Loads of driving. Ironman, our driver, seems convinced 35km/h is an optimal speed, but we get frustrated to see other cars passing us at double the speed. We kill time by playing battleship and other paper-pencil games when its not too bumpy. At first, we are still in the desert, and witness what feels like a supernatural bridge between heaven and earth: dark and wide sand tornadoes reaching for the skies while right above them some thick clouds pour down a column of water, both connecting a hundred meters aboveground.
The further we drive, the greener it gets. Horses get fatter and their ribs become less visible. Eventually, we notice the first trees we’ve seen since leaving Korea. We arrive in Orkhon Valley in what is considered Central Mongolia and are stunned by the beautiful views over the river that carved its way through the dark volcanic stone landscape. We set camp next to a little waterfall and have some surprisingly delicious kimchi instant noodles while watching a Mongolian family picknicking and fishing in the river.
Leaving our beautiful camping place, we pass some 4-5000 year old tombstones named “deer stones” after the deers carved on their surface. We also give a ride to a old woman that is hitch-hiking from her ger to the next village. She’s wearing a beautiful shiny dark green silk deel with flowers stitched all over it. Her pearl earrings, jewelry in her hair and a ring that matches its deel don’t give the impression that she has just been herding sheep earlier today.
We arrive in Kharkhorin, Mongolia’s capital city in the times of the great Genghis Khan. Nothing is left from those times, but we visit the colorful Erdene Zuu monastery that has an impressive surrounding wall made of white stupas. It is probably one of the oldest structures in Mongolia (built in the 16th century), as the nomadic lifestyle that has been the Mongolian way of life since forever meant that stone structures weren’t needed.
Our shopping once more proves to be difficult: half of the shop is filled with candy and alcohol, the other half is perished canned and “fresh” food – which means rotten carrots and some old green onions. The shopping list we had excitedly prepared is pretty useless as there is almost nothing we had intended to buy and we are supposedly in one of Mongolia’s bigger cities.
We put our tent at a riverside a bit outside of the city, and some men offer to catch some fish for us. We happily agree and shortly after they come back with 2 massive fish, still shaking in the plastic bag. We were first too naïve thinking that they would just do it for fun, but they want money and we bargain for a long time. The fish are huge so we grill one on the fire and try to make a soup with the second one. The only condiments we have are salt and a bit of curry powder we bought in japan, so we will see tomorrow whether it’s edible or not…
The fish soup actually tastes pretty nice. Even Ironman shows his approval by saying with his deep Dark Vador voice: “Ah, I have the feeling I just ate some meat. This is good”. After those philosophical words we hit the road again going North-West to Khorgo Volcano National Park. Ironman starts in turtle mode as usual, but suddenly a jeep passes us and he gears up, driving up to 70km/h! Whoop whoop! Anyway, about 6 hours later we make it to the volcano and climb up the last four hundred meters on foot (good to be walking once again after sitting so long). The view is absolutely stunning from the top. We can overview thousands of green trees growing on black lava stone, with the silvery lake (Tsagaan Nuur – white lake) shining in the background.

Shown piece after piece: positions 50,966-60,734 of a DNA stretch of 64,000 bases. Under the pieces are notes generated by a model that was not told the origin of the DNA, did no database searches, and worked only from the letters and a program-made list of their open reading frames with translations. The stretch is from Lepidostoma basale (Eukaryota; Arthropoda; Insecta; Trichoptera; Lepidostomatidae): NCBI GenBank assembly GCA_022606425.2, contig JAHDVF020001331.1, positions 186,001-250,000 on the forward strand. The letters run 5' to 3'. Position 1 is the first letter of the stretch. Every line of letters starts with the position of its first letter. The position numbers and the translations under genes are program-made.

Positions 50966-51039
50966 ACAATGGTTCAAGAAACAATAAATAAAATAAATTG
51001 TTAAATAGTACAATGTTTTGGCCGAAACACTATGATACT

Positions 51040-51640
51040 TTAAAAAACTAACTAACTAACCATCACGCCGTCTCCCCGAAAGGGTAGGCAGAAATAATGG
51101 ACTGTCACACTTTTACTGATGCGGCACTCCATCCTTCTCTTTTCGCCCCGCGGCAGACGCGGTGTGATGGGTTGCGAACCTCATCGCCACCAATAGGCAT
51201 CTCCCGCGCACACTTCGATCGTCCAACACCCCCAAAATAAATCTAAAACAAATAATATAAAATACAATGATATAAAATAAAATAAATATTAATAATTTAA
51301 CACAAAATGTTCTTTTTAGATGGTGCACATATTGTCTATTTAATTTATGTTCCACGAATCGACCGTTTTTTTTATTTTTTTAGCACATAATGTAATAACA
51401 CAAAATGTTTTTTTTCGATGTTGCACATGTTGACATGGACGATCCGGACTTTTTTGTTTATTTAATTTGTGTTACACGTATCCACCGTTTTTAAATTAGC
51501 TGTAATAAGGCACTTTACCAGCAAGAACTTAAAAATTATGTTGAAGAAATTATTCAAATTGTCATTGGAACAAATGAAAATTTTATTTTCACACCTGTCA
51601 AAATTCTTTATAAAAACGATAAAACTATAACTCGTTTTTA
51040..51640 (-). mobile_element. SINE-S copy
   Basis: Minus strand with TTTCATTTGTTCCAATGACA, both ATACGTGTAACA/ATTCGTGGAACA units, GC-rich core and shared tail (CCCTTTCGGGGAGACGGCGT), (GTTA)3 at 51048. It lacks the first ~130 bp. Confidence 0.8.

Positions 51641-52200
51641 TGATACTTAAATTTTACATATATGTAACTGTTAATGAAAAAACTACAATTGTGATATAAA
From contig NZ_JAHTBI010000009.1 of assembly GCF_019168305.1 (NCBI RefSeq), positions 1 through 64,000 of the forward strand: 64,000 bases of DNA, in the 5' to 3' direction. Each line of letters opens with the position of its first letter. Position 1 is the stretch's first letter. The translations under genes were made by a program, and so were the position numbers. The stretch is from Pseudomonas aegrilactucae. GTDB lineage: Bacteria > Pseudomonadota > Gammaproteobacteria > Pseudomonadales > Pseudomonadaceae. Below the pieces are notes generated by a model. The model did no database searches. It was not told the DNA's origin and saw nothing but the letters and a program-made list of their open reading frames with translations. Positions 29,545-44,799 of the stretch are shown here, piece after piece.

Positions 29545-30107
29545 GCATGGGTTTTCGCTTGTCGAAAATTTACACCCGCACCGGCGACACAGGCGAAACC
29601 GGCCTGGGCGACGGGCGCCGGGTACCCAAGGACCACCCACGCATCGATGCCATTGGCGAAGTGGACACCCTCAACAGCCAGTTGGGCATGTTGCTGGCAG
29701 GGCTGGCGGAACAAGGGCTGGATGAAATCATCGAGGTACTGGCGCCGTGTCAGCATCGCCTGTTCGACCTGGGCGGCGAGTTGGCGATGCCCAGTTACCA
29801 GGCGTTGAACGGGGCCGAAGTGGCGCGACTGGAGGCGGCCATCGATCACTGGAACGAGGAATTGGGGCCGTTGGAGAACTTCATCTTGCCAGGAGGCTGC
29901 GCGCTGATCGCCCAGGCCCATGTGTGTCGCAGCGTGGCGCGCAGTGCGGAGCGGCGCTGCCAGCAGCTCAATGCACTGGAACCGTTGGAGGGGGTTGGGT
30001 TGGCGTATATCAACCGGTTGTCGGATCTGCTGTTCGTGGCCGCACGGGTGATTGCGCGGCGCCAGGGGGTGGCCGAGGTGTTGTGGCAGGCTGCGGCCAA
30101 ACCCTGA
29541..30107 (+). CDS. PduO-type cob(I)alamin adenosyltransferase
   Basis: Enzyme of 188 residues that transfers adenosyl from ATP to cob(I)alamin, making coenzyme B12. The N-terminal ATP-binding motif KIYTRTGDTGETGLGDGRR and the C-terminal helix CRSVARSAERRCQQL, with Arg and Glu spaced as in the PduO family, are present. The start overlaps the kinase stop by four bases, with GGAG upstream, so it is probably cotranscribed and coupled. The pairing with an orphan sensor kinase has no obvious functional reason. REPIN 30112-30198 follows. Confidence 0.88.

The lake and the surroundings all look really beautiful, but there’s just one problem: gazillions of flies! They luckily don’t bite having to walk through clouds of insects isn’t exactly an enjoyable experience. Again, change of plans: ger stay instead of camping. Rebekka is very excited because she might finally get some sleep… but that was without considering Ironman’s snoring.
The next morning, we start late for once and visit some nearby caves that the volcano’s eruption has formed long ago. We drive along the lake and pick a random spot for the tent (that’s the freedom you have in Mongolia). As it is only the middle of the afternoon and our driver refuses to go further because it’s not according to the plan, we go look for a river to fetch water and visit a nomadic family living nearby. They invite us into their ger and welcome us with some delicious yak-yogurt. They then try to feed us some arog, a kind of rotten cookie made out of jogurt and alcohol that has been dried over the past year and that would probably take another year to eat because it’s harder than a stone.
Later on, the son and father herd their sheep nearby our tent and stop for a bit to chat. The boy is 11 and proudly says that he knows how to drive the big Chinese-made motorcycle – quite common for the kids on the countryside. For dinner, there’s noodle soup with dried meat again, which Ironman comments as “real Mongolian taste”, not knowing that we’ve added some chicken stock to make it tastier.